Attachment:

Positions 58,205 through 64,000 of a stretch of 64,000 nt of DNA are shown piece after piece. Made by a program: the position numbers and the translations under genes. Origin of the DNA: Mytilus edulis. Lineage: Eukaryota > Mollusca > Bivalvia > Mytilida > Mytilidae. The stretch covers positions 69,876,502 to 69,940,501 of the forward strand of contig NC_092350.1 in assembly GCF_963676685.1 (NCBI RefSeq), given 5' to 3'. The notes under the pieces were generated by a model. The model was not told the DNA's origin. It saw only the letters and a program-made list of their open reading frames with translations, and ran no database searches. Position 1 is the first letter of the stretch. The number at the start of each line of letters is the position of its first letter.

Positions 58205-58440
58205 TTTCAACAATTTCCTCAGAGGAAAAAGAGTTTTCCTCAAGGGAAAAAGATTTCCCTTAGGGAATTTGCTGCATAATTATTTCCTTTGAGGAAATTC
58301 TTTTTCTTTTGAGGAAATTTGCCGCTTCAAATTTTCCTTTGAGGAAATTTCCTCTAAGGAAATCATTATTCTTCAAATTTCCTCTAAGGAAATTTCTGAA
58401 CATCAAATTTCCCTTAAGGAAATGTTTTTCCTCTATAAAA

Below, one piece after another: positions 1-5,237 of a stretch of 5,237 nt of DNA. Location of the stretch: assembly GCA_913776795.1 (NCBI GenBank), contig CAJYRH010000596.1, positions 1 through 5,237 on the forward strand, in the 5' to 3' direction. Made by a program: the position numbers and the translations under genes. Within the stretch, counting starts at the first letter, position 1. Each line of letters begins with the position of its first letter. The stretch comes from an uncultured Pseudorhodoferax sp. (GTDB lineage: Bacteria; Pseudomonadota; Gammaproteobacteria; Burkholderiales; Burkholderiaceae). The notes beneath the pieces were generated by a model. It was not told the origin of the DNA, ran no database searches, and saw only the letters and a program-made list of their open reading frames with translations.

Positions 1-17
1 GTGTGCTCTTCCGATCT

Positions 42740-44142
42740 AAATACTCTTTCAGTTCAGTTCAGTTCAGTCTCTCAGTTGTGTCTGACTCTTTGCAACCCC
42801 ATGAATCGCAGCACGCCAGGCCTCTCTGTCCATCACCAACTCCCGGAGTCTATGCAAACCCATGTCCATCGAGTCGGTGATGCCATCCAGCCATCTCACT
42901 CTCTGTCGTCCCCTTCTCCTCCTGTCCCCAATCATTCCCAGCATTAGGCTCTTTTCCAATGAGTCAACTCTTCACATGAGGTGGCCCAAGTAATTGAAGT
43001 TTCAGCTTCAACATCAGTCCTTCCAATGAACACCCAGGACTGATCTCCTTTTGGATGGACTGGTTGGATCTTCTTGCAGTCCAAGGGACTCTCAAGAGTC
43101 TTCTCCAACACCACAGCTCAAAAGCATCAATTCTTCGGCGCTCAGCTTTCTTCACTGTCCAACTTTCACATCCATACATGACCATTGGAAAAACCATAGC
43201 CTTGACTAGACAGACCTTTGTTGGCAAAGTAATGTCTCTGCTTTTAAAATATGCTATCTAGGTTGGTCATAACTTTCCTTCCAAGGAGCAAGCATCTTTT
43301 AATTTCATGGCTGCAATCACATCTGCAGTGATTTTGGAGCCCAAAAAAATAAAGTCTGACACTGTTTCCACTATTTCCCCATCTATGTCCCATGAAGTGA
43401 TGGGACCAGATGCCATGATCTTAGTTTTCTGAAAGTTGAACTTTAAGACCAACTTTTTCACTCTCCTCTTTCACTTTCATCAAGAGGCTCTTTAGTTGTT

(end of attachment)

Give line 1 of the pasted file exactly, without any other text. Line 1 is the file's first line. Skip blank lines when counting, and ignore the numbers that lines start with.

Positions 58,205 through 64,000 of a stretch of 64,000 nt of DNA are shown piece after piece. Made by a program: the position numbers and the translations under genes. Origin of the DNA: Mytilus edulis. Lineage: Eukaryota > Mollusca > Bivalvia > Mytilida > Mytilidae. The stretch covers positions 69,876,502 to 69,940,501 of the forward strand of contig NC_092350.1 in assembly GCF_963676685.1 (NCBI RefSeq), given 5' to 3'. The notes under the pieces were generated by a model. The model was not told the DNA's origin. It saw only the letters and a program-made list of their open reading frames with translations, and ran no database searches. Position 1 is the first letter of the stretch. The number at the start of each line of letters is the position of its first letter.